If you miss a dose of everolimus, take it as soon as possible. However, if it is almost time for your next dose, skip the missed dose and go back to your regular dosing schedule. Do not double doses.
If you miss a dose of everolimus, you may still take it up to 6 hours after the time you normally take it. However, if it is more than 6 hours, skip the missed dose and go back to your regular dosing schedule. Do not double doses.
Store the medicine in a closed container at room temperature, away from heat, moisture, and direct light. Keep from freezing.
Keep out of the reach of children.
Do not keep outdated medicine or medicine no longer needed.
Ask your healthcare professional how you should dispose of any medicine you do not use.
It is very important that your doctor check your progress at regular visits to make sure that everolimus is working properly. Blood tests may be needed to check for unwanted effects.
Using everolimus while you are pregnant can harm your unborn baby. Use an effective form of birth control while being treated with everolimus and for at least 8 weeks after stopping treatment. If you think you have become pregnant while using the medicine, tell your doctor right away.
If you plan to have children, talk with your doctor before using everolimus. everolimus may decrease fertility in men and women.
everolimus may cause a serious lung problem called noninfectious pneumonitis. Stop using everolimus and check with your doctor right away if you have chest pain, chills, a cough, fever, shortness of breath, or troubled breathing.
While you are being treated with everolimus, and after you stop treatment with it, it is important to talk to your doctor about the immunizations (vaccinations) you should receive. Do not get any immunizations without your doctor's approval. Everolimus may lower your body's resistance and there is a chance you might get the infection the immunization is meant to prevent. In addition, other persons living in your household should not take oral polio vaccine since there is a chance they could pass the polio virus on to you. Also, avoid other persons who have taken the oral polio vaccine. Do not get close to them, and do not stay in the same room with them for very long. If you cannot take these precautions, you should consider wearing a protective face mask that covers the nose and mouth.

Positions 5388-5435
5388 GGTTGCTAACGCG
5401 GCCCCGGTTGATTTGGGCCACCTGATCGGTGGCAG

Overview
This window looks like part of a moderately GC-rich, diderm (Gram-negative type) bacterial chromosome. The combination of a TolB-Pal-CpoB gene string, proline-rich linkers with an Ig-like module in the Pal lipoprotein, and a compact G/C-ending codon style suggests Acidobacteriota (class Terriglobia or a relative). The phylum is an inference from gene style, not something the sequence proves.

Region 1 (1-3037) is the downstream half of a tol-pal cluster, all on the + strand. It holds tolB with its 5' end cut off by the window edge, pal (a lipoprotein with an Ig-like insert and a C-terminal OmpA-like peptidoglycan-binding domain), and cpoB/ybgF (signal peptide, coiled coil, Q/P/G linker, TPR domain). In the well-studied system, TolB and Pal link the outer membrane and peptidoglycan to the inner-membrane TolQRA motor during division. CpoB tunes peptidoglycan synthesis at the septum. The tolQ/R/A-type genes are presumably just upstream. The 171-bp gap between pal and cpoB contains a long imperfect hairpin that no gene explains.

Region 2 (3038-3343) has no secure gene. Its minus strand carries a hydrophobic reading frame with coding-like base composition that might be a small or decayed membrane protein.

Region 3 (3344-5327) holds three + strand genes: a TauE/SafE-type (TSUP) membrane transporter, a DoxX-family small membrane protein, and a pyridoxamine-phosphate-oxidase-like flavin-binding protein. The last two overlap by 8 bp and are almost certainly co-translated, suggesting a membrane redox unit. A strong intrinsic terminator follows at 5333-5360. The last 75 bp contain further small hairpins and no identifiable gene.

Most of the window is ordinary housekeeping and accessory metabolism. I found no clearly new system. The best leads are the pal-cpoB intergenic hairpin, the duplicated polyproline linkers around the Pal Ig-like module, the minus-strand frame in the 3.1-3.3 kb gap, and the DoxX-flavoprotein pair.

Everolimus can temporarily lower the number of white blood cells in your blood, increasing the chance of getting an infection. It can also lower the number of platelets, which are necessary for proper blood clotting. If this occurs, there are certain precautions you can take, especially when your blood count is low, to reduce the risk of infection or bleeding:
Everolimus may cause mouth ulcers and sores in some patients. Tell your doctor right away if you have pain, discomfort, or open sores in your mouth while you are using everolimus. You may use a special mouthwash or mouth gel to treat these ulcers. Ask your doctor what type of products to use.
everolimus may affect blood sugar levels. If you notice a change in the results of your blood or urine sugar tests or if you have any questions, check with your doctor.
everolimus may increase your cholesterol and fats in the blood. If this condition occurs, your doctor may give you some medicines that can lower the amount of cholesterol and fats in the blood.
Grapefruits and grapefruit juice may increase the effects of everolimus by increasing the amount of everolimus in your body. You should not eat grapefruit or drink grapefruit juice while you are taking everolimus.
Do not take other medicines unless they have been discussed with your doctor. This includes prescription or nonprescription (over-the-counter [OTC]) medicines and herbal (e.g., St. John's wort) or vitamin supplements.
Along with its needed effects, a medicine may cause some unwanted effects. Although not all of these side effects may occur, if they do occur they may need medical attention.
Check with your doctor immediately if any of the following side effects occur:More common
Some side effects may occur that usually do not need medical attention. These side effects may go away during treatment as your body adjusts to the medicine. Also, your health care professional may be able to tell you about ways to prevent or reduce some of these side effects. Check with your health care professional if any of the following side effects continue or are bothersome or if you have any questions about them:More common
Other side effects not listed may also occur in some patients. If you notice any other effects, check with your healthcare professional.
Call your doctor for medical advice about side effects. You may report side effects to the FDA at 1-800-FDA-1088.